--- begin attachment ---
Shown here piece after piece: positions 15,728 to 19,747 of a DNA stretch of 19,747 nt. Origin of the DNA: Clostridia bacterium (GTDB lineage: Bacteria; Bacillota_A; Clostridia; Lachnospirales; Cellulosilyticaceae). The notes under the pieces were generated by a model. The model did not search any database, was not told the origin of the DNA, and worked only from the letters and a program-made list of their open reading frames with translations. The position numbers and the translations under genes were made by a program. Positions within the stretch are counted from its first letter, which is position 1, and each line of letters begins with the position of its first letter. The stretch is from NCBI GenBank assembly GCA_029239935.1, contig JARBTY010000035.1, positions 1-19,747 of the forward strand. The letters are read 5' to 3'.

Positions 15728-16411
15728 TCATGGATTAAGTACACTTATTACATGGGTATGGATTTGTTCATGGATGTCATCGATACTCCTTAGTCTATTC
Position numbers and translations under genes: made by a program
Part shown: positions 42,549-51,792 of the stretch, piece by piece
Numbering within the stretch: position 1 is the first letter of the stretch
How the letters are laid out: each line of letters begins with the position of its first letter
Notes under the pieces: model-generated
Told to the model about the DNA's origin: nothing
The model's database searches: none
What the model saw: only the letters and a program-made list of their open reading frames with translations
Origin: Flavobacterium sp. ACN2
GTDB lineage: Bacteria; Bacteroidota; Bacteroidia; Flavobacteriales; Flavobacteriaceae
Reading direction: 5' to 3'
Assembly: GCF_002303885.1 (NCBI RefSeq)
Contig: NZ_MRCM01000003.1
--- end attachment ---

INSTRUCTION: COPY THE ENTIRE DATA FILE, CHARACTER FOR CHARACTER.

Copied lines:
Shown here piece after piece: positions 15,728 to 19,747 of a DNA stretch of 19,747 nt. Origin of the DNA: Clostridia bacterium (GTDB lineage: Bacteria; Bacillota_A; Clostridia; Lachnospirales; Cellulosilyticaceae). The notes under the pieces were generated by a model. The model did not search any database, was not told the origin of the DNA, and worked only from the letters and a program-made list of their open reading frames with translations. The position numbers and the translations under genes were made by a program. Positions within the stretch are counted from its first letter, which is position 1, and each line of letters begins with the position of its first letter. The stretch is from NCBI GenBank assembly GCA_029239935.1, contig JARBTY010000035.1, positions 1-19,747 of the forward strand. The letters are read 5' to 3'.

Positions 15728-16411
15728 TCATGGATTAAGTACACTTATTACATGGGTATGGATTTGTTCATGGATGTCATCGATACTCCTTAGTCTATTC
Position numbers and translations under genes: made by a program
Part shown: positions 42,549-51,792 of the stretch, piece by piece
Numbering within the stretch: position 1 is the first letter of the stretch
How the letters are laid out: each line of letters begins with the position of its first letter
Notes under the pieces: model-generated
Told to the model about the DNA's origin: nothing
The model's database searches: none
What the model saw: only the letters and a program-made list of their open reading frames with translations
Origin: Flavobacterium sp. ACN2
GTDB lineage: Bacteria; Bacteroidota; Bacteroidia; Flavobacteriales; Flavobacteriaceae
Reading direction: 5' to 3'
Assembly: GCF_002303885.1 (NCBI RefSeq)
Contig: NZ_MRCM01000003.1